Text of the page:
Hello Tarun,

if you use a Mac-plattform, there is a free software named PsyScope. It is
similar to E-prime (which we use sometimes, too). In our opinion, Psyscope
has proven itsself to be very powerful for collecting behavioral data in
psychological experiments (like judgements, performance data etc.). We use
it since 1998, appr. 30-40 experiments, appr. 2000 participants ...

Good luck!


I agree with the suggestion to learn a real programming language.

I suggest you take a look at "Python + pygame (www.pygame.org)" which will
give you a lot a flexibility (+ it is multiplatform).

"Praat" (www.praat.org) also allows to run perceptual experiments.

Christophe Pallier


As long as we are all throwing our 2 cents in, I'd suggest Matlab as a great
place to start. It has the advantage of being a single environment in which you
can design stimuli, collect and analyze data and perform model simulations. It
also provides a very flexible graphical output mechanism. In addition, the
number of labs using it is very large, providing a wide range of fellow-users to
draw upon.

In terms of programming, I have written experiments in Max/MSP, Psyscope, Pascal
and Matlab and find Matlab to be a wonderful compromise between high-level opaque
programs and low-level, steep-learning-curve languages.

Erick Gallun

 Tucker Davis' SykoFizX software has a lot of "canned" paradigms which
can be modified (although not as easily as the advertisements

ECoS (by avaaz innovations)is easy to use, but is not very flexible.

Barbara E. Acker-Mills, Ph.D.


Greetings Tarun,
        For Windows platforms, Presentation (www.neurobs.com) might be a
good choice, particularly if you are interfacing to physiological
recording equipment.  It supports calibrated outputs and enables you to
control multi-channel sound cards (e.g., 24 bit/96k)  with several
different modes for sound mixing.  It can play pre-recorded sounds,
synthesize relatively simple sounds, and has a Matlab interface for more
complicated tasks.  There are also some freeware tools for calibrating the
timing  of your stimuli (a problem in multi-tasking systems) with a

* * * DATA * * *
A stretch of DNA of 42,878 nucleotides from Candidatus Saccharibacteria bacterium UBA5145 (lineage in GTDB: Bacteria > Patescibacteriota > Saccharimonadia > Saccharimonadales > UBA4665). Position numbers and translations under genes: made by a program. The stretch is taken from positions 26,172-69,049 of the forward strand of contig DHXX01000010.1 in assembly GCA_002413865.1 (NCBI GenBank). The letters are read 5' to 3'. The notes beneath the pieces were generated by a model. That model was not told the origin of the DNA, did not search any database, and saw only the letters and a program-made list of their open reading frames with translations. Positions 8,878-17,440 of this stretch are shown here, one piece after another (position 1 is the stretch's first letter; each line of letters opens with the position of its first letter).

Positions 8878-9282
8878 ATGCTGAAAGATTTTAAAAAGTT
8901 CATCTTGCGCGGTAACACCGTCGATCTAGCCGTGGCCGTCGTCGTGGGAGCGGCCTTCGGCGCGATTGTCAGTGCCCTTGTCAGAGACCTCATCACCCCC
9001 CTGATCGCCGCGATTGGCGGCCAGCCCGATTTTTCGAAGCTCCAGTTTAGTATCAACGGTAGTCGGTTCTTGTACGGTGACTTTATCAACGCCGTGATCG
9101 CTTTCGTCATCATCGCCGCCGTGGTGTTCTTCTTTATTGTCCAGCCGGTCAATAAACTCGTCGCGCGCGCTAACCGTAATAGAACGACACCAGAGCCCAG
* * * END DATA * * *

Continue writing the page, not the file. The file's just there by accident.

variety of calibration results from different sound cards.posted on the
website.    A full-functioning version of Presentation can be downloaded
for free and used for 45 days.  Student licenses are $99/yr.  Example
experiments are available both on the website and at www.neuroexpt.com .
That site also contains links to about 15 other software platforms that
might be considered for stimulus delivery.

David L. Woods


Cogent is a free  toolbox for Matlab that is supposed to make it easy to run a
wide variety of experiments:

DMDX has also recommended to me:

I have no personal experience of either of these.

Stuart Rosen, PhD


SuperCollider is an object oriented audio processing language:


I've been using it to create experiments, settings as well as stimuli (it has the
usual GUI facilities etc). It's very powerful in particular if you need sound
synthesis (you can also use it for live computer music if you need a weekend

It's open source, free and cross-platform. No guarantees that it's any easier to
learn that Python, MATLAB etc, just giving you more options...


Here is my personal experience about programming languages, in an academic

I am very new to the field of audio applications, but in general I tend to
recommend OCaml (Objective Caml) for many applications. I've been using it
for 6-7 years for developing bioinformatics programs and I am still extremely
pleased with it.
It is a multi-purpose, high-level, high-productivity language, with a steep
learning curve, but extremely comfortable to work with since the compiler catches
most of your mistakes. You don't have to run your programs a zillion times before
you can make it work.

I don't like C because it makes me waste my time. I don't like C++ because it's
not safer than C, just more complicated. I don't like Python because I can't
afford to run my programs under all possible conditions to have an idea if they
are correct or not, and occasionally it is too slow. Ada, Java for what I know
are pretty verbose, that's not a good thing for my productivity. Haskell is
supposed to be good but the monad thing, ... no thank you. And Matlab, well, not
everything in life is a matrix, right?

That's just my opinion though, and of course I am far from being a specialist of
these languages, except for OCaml :-)

Official site: http://caml.inria.fr
Tutorial: http://www.ocaml-tutorial.org
Book "OCaml for scientists":
  (you can ask the author Jon Harrop, he has a different experience than
  me and I am sure he will be glad to advertize OCaml further)
Beginner's mailing list: http://groups.yahoo.com/group/ocaml_beginners/


Martin Jambon, PhD


Hi Tarun,

You could try ALVIN, by James Hillenbrand and Robert Gayvert. This is
an open source software for experiment design and control. It is a
pretty easy one to figure out!


Hope this helps,

Radhika Aravamudhan